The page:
Meir Shalev

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Meir Shalev
Meir Shalev, 2006
Meir Shalev, 2006
Bornמאיר שלו
(1948-07-29) July 29, 1948 (age 70)
Nahalal, Israel
Notable awardsBernstein Prize,
Brenner Prize

Meir Shalev (Hebrew: מאיר שלו‎; born 29 July 1948) is an Israeli writer and newspaper columnist[1] for the daily Yedioth Ahronoth . Shalev's books have been translated into 26 languages.[2]


Shalev was born in Nahalal, Israel. Later he lived at Ginosar with his family. He is the son of the Jerusalem poet Yitzhak Shalev. Shalev was drafted into the IDF in 1966, and did his military service in the Golani Brigade. He served as a soldier, a squad leader in the brigade's reconnaissance company. Shalev fought in The Six Day War,[3] and a few months after the war was injured in a friendly fire incident.

His cousin Zeruya Shalev is also a writer. He began his career by presenting ironic features on television and radio. He also moderated the program Erev Shabbat ("Friday night") on Israel channel one. His first novel, The Blue Mountain, was published in 1988.

Shalev also writes non-fiction, children's books and a weekly column in the weekend edition of Yediot Ahronot.

He currently lives in the Jezreel Valley.[2]

Views and opinions[edit]

Shalev identifies with the Israeli left and believes that the conflict with the Palestinians can be resolved by establishing two states for two peoples. However, he is disappointed with the extremism in the Palestinian camp, saying, "Radical Palestinians still say that the only solution would be for all Jews to pack their bags and return to where their grandparents came from. When there are no more Jews left in the Middle East, then the problem is solved, according to their logic. As long as they continue to think that way, there will be no peace. We are here and we are going to stay. Only after that fact is generally accepted can progress be made."[4]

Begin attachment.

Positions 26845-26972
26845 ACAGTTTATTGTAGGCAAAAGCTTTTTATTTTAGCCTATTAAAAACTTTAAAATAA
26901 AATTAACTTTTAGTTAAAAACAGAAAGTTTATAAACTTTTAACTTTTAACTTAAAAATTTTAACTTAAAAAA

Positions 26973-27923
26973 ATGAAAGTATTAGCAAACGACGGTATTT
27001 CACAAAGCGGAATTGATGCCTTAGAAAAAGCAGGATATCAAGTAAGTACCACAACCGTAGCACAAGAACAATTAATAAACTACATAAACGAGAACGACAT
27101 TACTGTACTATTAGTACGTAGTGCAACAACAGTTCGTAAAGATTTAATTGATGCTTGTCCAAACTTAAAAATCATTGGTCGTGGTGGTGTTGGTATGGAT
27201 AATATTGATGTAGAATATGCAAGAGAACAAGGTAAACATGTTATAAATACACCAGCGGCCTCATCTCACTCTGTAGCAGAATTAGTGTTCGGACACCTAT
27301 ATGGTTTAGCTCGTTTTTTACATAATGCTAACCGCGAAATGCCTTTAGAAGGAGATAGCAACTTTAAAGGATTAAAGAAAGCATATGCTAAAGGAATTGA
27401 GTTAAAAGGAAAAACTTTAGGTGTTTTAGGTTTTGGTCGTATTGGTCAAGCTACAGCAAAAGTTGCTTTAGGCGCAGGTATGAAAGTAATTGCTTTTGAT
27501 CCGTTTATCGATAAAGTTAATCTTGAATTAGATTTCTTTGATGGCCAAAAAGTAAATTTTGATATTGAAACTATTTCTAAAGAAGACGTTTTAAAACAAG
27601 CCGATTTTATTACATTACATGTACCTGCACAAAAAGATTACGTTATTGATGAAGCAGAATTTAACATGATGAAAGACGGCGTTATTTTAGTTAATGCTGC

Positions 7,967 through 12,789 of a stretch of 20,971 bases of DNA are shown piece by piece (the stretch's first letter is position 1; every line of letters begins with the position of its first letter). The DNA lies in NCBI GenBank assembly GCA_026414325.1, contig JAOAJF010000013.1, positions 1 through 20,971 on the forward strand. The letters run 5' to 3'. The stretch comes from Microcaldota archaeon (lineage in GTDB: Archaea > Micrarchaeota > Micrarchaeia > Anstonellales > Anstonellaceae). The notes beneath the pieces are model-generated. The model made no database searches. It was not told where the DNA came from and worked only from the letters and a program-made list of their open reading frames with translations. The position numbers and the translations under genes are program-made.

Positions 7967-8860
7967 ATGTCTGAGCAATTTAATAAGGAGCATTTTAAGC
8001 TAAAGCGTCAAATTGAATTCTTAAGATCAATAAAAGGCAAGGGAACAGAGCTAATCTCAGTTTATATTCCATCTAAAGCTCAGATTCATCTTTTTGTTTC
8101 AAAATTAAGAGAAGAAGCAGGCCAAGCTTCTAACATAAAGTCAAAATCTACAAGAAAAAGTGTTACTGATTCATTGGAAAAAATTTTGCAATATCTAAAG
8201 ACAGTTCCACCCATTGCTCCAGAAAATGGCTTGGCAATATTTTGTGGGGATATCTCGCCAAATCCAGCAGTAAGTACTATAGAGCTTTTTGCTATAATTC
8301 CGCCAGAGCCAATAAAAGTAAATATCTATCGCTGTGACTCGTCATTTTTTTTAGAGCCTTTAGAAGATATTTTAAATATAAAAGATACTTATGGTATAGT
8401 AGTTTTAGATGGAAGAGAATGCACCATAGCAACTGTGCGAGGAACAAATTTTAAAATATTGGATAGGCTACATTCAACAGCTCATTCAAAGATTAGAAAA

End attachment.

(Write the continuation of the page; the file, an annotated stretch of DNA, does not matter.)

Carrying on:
Awards and recognition[edit]

Published works[edit]


  • 1988 The Blue Mountain ISBN 0-06-016691-6 (1988, originally published in Hebrew as Roman Rusi) English translation in 1991 by Hillel Halkin. Reprinted, 2010
  • 1991 Esau ISBN 0-06-019040-X
  • 1994 As a Few Days, also called The Four Meals or The Loves of Judith ISBN 1-84195-114-5[7]
  • 1998 His House in the Desert (or "Alone in the Desert")
  • 2002 Fontanelle ISBN 3-257-23554-2
  • 2006 A Pigeon and A Boy (originally published in Hebrew as Yona v'naar by Am Oved Publishers, Tel Aviv), translated by Evan Fallenberg, Random House, New York, ISBN 978-0-8052-4251-5
  • 2011 My Russian Grandmother and Her American Vacuum Cleaner ISBN 0-8052-4287-2 [8]
  • 2013 Two She-Bears[2]


  • 1985 Bible Now, a book containing interpretations of Hebrew Bible stories from his personal point of view, which first appeared in the newspaper Haaretz.
  • Elements of Conjuration
  • 1995 Mainly About Love
  • 1998 My Jerusalem
  • 2008 In the Beginning: Firsts in the Bible
  • 2011 Beginnings: Reflections on the Bible's Intriguing Firsts ISBN 0-307-71718-6 (Nonfiction)
  • 2017 My Wild Garden

Children's books[edit]

  • 1982 Michael and the Monster of Jerusalem ISBN 965-382-001-X
  • 1987 Zohar's Dimples
  • 1988 My Father Always Embarrasses Me
  • 1990 Nehama the Louse
  • 1993 How the Neanderthal Inadvertently Invented Kebab
  • 1994 A flood, a snake and two arks
  • 1995 The Tractor in the Sandbox
  • 2000 Aunt Michal
  • 2004 A lion at night
  • 2004 Roni and Nomi and the Bear Yaacov
  • A Louise Named Thelma
  • A Lion in the Night
  • 2007 Uncle Aaron and his rain


Meir Shalev in duet with jazz guitarist Dekel Bor

External links[edit]